top of page
  • Writer's pictureSurvivor or Caregiver

TBI One Love Survivor Hilary Pearson

Hello everyone, my name is Hilary Pearson, and I am a TBI survivor from Toronto Canada. During a volleyball match in March of 2018, I was setting the ball, but the player behind me didn’t see me. He swung and spiked the ball instead. His elbow came crashing down on my temple — next to my right eye. My vision was gone. Everything was completely white. I thought someone had punched me in the face. Following this accident, I sustained photophobia, hyperacusis, chronic tinnitus, and chronic migraines. I took a 3.5 year medical leave from school as I have had difficulty reading ever since the accident. This time last year, my screen tolerance was close to zero. Excessive reading resulted in migraine attacks and nausea.

My hyperacusis (a condition of severe sound sensitivity) led me to wear earplugs and headphones in order to function—even in my own home. This impacted my ability to communicate effectively with others in person, as I had to learn to rely on reading lips—a feat hindered by our need to wear face masks during the pandemic. This past summer, I received treatment for my hearing impairment and now have hearing aids customized to filter out the specific frequencies that cause pain and intolerance to sound. These hearing aids have changed everything for me and now allow me to function again—without requiring noise-canceling headphones everytime I step outside.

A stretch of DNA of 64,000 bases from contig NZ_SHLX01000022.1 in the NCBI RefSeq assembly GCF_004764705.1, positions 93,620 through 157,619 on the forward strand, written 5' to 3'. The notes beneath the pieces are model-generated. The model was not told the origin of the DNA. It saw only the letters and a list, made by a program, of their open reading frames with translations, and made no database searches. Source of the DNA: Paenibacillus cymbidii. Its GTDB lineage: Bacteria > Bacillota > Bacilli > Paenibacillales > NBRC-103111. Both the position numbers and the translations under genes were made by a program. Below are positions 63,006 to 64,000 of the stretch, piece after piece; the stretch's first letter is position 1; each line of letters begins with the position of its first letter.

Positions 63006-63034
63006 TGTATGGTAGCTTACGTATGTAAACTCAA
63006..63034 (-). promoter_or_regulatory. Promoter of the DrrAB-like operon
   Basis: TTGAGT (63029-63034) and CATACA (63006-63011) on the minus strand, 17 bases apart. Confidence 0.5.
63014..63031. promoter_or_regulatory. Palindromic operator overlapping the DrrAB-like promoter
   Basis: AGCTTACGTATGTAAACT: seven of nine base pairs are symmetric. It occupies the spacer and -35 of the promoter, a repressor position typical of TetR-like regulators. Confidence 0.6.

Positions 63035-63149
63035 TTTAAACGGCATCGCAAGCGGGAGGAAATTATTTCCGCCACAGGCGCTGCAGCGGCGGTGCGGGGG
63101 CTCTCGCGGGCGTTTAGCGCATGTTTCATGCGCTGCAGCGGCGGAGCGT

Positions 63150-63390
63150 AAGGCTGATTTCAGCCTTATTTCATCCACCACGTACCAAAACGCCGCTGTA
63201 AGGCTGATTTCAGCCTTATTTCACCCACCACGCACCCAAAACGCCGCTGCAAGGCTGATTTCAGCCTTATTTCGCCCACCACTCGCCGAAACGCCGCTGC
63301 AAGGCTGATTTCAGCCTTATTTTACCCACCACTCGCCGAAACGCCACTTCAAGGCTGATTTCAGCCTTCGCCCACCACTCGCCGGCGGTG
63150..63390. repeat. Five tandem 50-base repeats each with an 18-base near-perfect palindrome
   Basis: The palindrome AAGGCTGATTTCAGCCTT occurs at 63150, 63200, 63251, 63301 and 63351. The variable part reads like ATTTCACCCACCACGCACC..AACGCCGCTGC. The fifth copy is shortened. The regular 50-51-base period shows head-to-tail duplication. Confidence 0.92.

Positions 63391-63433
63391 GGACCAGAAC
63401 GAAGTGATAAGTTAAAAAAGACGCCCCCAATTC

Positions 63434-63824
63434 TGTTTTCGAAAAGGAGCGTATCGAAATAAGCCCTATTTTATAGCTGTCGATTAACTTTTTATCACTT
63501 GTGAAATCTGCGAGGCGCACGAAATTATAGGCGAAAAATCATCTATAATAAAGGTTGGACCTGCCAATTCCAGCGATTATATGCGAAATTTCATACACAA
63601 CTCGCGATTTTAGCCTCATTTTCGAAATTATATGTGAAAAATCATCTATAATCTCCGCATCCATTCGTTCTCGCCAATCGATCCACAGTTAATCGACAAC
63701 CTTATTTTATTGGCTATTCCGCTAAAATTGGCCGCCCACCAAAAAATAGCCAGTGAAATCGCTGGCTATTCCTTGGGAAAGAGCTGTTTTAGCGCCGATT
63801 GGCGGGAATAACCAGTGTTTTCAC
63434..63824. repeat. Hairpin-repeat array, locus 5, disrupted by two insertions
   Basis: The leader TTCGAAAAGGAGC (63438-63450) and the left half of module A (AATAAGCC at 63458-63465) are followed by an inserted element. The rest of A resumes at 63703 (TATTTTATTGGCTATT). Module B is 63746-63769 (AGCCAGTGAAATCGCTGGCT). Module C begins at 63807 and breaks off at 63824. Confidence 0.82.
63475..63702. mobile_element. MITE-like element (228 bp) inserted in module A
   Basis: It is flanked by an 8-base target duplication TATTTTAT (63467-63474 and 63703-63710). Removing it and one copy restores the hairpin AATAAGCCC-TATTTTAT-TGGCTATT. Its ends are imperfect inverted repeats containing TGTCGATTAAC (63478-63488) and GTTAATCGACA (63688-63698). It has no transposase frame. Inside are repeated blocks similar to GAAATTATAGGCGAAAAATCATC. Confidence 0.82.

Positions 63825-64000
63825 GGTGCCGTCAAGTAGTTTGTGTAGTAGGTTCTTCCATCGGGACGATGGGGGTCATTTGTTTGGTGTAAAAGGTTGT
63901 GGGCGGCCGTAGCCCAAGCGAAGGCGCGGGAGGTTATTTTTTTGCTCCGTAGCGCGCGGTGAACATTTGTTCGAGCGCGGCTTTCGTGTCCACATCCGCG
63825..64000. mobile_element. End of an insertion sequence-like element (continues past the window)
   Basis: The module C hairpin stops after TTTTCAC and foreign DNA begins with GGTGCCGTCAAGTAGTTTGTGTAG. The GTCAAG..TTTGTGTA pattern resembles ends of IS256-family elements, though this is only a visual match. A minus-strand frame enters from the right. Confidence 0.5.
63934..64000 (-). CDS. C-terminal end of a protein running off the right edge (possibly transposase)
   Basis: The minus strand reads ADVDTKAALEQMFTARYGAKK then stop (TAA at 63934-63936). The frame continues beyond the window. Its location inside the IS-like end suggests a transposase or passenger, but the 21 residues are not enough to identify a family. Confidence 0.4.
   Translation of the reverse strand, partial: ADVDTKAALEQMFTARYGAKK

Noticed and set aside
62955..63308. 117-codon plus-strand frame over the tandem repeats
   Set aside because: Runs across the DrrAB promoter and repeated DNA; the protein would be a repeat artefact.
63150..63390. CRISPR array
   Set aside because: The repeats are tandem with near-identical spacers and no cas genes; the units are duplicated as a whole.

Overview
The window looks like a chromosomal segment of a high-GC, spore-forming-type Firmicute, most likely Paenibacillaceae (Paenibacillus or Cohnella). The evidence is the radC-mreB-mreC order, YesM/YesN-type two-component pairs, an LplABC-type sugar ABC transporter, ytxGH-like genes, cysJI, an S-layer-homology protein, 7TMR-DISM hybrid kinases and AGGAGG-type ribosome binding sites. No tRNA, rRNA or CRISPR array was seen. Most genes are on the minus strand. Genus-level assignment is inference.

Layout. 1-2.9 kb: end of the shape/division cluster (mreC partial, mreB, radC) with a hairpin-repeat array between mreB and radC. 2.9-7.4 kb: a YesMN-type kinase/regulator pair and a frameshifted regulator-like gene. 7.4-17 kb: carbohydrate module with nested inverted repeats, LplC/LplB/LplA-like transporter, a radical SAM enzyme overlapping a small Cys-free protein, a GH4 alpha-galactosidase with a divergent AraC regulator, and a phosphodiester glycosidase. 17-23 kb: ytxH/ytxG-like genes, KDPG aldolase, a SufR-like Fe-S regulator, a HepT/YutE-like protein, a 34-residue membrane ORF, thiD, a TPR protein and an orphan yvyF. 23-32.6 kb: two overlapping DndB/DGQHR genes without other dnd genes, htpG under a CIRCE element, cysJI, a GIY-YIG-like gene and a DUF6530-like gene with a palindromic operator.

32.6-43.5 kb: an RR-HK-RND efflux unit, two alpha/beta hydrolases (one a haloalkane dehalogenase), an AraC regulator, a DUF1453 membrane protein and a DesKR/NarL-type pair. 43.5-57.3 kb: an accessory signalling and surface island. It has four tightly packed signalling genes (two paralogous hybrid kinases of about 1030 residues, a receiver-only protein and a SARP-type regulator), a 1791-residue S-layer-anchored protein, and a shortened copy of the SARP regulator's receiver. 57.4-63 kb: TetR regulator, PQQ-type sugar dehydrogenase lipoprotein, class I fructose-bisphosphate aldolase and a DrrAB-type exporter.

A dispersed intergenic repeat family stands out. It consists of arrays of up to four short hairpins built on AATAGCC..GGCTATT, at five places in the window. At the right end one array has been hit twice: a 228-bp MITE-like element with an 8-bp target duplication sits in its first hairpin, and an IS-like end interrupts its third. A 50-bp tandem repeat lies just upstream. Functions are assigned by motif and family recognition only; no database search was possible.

I am now a doctoral student at the University of Toronto, pursuing a PhD in Social Justice Education. My research focuses on disability studies. My doctoral research aims to explore TBI and the role education plays in supporting survivors. My latest work investigates the ways in which ASL (American Sign Language) can assist brain injury survivors in communication. ASL has given me a way to communicate with my family and friends when my TBI and chronic migraines have left me in too much pain to speak—or when aphasia and short term memory loss prevented coherent verbal communication.

During my recovery, I became a journalist for Brain Injury Society of Toronto (BIST) and published several articles about brain injury and the lived experiences of brain injury survivors. If you would like to read my publications about brain injury, you may access them at the following link:

Thank you TBI One Love for all you do!


Recent Posts

See All


bottom of page